Data warehouse appliance (DWA) technology is ideal for businesses that have three-V thresholds that are also under certain data parameters and guidelines. A “lean” DWA approach involves the acquisition of all available data, not just slices of data, and applies principles of real-time computing to allow permutations of that source data, using virtual source-of-record images of the data, not the physical data itself. The amount of required data transformation layers is reduced from over 10, in many cases, to three steps — Source Of Record, Insight and Consumer — greatly decreasing complexity and overall processing times. By employing these lean BI techniques, DWAs offer performance advantages and cost savings that can’t be denied.

Rechargeable electric cars offer performance advantages that include high efficiencylow emissions and less noise, although the sticker price may be a bit higher and travel distances have a limited range. Likewise for new BI consumers, a scalable data warehouse appliance can really go a long way in getting your business over those first three-V hurdles. Using lean concepts with DWA technology, rapid changes are straightforward, overall project costs are lower, due to simpler design and less need for data modelers and developers, and maintenance is much less complicated. Lean DWA approaches also offer increased functionality, since all data is available. Business units can consume information on their own terms, when they’re ready, without having to depend on other business units.

Can an enterprise’s three-V capacity outgrow a DWA solution? Yes and no. As a rapid-deployment solution, DWAs are also highly flexible, designed to adapt to an organization’s growth and increased need for the three V components of big data. However, there is a natural inflection point in the life of a DWA-based lean solution, when significantly more volumes and variety of data will be needed at faster speeds. The best new BI solutions embrace the concept of hybrid technology. Hybrid BI solutions combine new versions of traditional BI architectures with new technology like DWAs.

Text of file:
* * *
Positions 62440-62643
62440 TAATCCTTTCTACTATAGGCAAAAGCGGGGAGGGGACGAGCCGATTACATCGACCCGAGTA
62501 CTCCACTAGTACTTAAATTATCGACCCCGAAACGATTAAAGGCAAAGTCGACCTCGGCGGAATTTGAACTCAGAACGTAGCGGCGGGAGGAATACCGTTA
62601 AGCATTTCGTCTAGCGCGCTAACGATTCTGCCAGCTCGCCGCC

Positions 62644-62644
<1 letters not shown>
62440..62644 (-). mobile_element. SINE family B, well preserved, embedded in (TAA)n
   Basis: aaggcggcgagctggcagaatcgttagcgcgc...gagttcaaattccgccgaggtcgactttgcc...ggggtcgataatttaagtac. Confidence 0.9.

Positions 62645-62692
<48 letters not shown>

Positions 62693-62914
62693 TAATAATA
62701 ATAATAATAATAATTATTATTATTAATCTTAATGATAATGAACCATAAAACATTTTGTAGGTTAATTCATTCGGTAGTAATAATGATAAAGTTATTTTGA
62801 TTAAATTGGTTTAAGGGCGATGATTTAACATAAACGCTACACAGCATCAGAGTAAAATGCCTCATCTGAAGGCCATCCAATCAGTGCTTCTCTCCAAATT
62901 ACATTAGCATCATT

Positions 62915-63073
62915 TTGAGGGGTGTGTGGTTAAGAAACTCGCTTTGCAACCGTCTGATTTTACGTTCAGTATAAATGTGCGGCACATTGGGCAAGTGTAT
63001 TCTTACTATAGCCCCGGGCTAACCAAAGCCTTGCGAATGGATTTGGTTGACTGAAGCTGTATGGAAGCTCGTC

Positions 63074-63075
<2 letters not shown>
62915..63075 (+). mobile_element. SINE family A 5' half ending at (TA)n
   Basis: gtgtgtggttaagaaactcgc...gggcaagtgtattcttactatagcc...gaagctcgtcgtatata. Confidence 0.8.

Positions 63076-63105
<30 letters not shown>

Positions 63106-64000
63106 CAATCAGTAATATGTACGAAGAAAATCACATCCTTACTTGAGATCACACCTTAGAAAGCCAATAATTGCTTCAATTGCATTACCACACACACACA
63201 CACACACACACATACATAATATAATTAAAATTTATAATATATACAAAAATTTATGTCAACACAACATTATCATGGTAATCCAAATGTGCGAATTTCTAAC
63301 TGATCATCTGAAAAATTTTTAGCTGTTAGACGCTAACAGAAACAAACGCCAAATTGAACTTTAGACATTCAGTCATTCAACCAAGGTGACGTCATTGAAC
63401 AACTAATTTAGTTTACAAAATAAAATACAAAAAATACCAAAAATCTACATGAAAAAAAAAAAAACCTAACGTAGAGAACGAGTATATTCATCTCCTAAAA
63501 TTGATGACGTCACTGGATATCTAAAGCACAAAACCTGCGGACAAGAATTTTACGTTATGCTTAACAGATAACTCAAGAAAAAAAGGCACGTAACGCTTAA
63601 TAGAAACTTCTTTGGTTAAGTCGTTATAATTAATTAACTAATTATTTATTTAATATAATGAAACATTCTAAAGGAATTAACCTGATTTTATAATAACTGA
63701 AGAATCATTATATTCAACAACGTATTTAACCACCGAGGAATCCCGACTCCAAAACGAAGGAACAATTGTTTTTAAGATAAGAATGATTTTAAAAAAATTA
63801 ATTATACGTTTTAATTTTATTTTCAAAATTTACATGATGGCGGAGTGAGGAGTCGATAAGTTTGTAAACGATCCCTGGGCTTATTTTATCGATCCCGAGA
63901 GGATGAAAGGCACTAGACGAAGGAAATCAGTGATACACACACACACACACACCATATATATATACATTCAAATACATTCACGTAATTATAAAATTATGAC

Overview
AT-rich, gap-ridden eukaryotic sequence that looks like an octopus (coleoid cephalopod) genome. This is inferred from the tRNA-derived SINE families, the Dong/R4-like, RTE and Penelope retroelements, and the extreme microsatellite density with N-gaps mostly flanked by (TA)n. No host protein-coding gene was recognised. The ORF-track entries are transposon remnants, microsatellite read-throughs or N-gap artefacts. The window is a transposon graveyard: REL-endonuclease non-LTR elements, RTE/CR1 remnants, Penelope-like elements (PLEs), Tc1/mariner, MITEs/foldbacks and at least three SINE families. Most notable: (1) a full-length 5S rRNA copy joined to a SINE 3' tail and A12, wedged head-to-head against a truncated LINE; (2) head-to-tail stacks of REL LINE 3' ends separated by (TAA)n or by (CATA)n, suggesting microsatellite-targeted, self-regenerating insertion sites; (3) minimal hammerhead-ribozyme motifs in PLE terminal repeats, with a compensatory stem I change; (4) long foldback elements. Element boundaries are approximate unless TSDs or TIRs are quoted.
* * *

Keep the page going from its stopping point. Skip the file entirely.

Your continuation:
Gain the most benefits from a hybrid lean BI solution. What if my neighbor added more, longer destinations to her routine, for example, a visit to her sister who lived 25 miles away? When this distance proved too much for her, an add-on solution could be called for in the form of a taxi, limo or an accommodating friend. Problem solved. For those of us who travel longer distances as a rule rather than the exception, however, the better bet would be a hybrid car which combines a new, high-efficiency gas engine with a rechargeable, electric battery component. High-efficiency, gas-powered engines — which leverage older internal combustion technology in new, more efficient ways — are still better suited for heavy, long-distance driving and hauling, while electric power offers better performance and efficiency on shorter distances.